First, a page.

So beginning with my family visits [my rights were not respected]. What the law says is that I have a right to meet my religious advisor, my lawyers and other persons. As I said, it is only in the past 2 or 3 months that even my sister could visit me. For 1 year and 8 months, only my mother and father were the only ones allowed to visit me.
There were many problems [in prison]. For instance, books. To get books especially on politics, even a book with the word “politics” in it, especially now, was very difficult. That is [getting] books from outside. I can mention many other things. My time [in prison] was not good at all. Prison is never good. It was dreadful [for me].
SOLOMON: Your father was your lawyer?
REEYOT: Yes my father was my lawyer and I had another lawyer.
SOLOMON: Did you get to see your father as your lawyer and not the other lawyer?
REEYOT: No. I was not able to get both of them. For the past 2 years, I could not have contact with anybody. My father and mother came to visit me in prison. But my father could not come for legal consultations. We could not talk about my legal issues. Nor could I get any other lawyer to do that [legal consultations].
SOLOMON: What was the sanitations situation in prison, the food, the water and similar things?
REEYOT: I ate food provided to me by my family. I have seen the prison food. It is not something you call “good.” It is bad. Even the injera and wot [traditional Ethiopian dishes] given to those who committed crimes or us [political prisoners], it was awful.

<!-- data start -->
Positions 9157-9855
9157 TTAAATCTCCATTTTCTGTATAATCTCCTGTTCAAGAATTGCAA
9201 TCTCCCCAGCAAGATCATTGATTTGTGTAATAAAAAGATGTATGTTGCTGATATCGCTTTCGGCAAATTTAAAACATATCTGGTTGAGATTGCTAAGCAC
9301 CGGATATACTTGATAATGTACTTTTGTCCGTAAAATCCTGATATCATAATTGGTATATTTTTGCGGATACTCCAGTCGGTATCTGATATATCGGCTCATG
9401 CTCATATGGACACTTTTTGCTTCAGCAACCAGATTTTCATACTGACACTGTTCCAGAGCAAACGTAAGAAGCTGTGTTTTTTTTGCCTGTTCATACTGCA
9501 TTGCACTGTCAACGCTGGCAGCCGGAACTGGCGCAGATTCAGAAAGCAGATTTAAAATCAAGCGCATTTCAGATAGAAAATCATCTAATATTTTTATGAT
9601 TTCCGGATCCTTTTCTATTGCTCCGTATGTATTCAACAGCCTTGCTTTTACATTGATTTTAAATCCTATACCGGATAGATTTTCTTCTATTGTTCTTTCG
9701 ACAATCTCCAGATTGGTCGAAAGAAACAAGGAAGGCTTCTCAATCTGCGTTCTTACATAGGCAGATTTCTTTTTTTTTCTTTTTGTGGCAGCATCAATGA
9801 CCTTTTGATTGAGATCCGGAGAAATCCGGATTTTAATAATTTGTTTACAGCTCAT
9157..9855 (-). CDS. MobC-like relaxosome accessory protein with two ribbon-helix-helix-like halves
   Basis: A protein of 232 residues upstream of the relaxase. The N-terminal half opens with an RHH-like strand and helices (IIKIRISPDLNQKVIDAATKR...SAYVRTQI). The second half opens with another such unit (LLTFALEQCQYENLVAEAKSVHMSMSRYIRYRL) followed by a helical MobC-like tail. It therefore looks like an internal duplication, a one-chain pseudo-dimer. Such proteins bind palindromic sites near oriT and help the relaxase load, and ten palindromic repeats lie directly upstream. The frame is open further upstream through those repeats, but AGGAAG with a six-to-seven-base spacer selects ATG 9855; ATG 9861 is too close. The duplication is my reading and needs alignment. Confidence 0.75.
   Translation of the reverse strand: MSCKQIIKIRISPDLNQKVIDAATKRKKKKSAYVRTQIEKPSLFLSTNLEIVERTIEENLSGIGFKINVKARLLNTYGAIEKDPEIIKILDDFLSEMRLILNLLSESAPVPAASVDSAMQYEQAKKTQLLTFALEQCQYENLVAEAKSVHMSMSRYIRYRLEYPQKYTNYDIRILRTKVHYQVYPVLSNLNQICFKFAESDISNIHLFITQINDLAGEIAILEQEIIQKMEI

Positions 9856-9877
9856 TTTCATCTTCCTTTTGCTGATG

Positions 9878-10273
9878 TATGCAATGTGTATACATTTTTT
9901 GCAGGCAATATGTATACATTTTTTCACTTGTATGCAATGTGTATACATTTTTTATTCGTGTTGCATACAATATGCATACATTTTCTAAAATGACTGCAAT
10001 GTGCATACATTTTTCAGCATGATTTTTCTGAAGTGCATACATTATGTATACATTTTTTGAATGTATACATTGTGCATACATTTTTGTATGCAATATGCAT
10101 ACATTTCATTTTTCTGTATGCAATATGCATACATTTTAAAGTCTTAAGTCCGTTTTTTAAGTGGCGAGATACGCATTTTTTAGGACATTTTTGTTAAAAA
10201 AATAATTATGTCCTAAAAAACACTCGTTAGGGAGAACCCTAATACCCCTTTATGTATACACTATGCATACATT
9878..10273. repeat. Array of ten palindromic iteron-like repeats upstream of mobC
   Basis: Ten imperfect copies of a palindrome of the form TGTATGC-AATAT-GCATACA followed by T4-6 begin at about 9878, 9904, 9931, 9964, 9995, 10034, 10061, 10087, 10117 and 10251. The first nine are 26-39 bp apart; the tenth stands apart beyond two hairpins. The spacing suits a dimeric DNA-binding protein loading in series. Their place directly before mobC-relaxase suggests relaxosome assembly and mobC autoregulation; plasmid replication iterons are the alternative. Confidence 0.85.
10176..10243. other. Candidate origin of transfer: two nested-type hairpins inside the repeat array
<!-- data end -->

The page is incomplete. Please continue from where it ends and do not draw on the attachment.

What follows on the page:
SOLOMON: When Ethiopian authorities are asked about political prisoners, the answer they give is that “there are no political prisoners”.
REEYOT: That is a boldfaced lie. I know many political prisoners [there]. I can even tell you about myself; my case offers sufficient evidence of the [existence of political prisoners]. What crime did I commit to be imprisoned? Perhaps you may have followed my trial. If so, you can understand from the proceedings and evidence, I did not commit or attempt to commit the terrorism they alleged I committed.
The plain and manifest thing is that I was imprisoned because I wrote [critical things about the regime]. But to say that there are no political prisoners [when] there are those imprisoned for writing something or someone for becoming a member of [an opposition political party] or someone for demanding his rights, it is the answer [excuse] they use to deny that. But I think there are only a few people they can fool with that answer.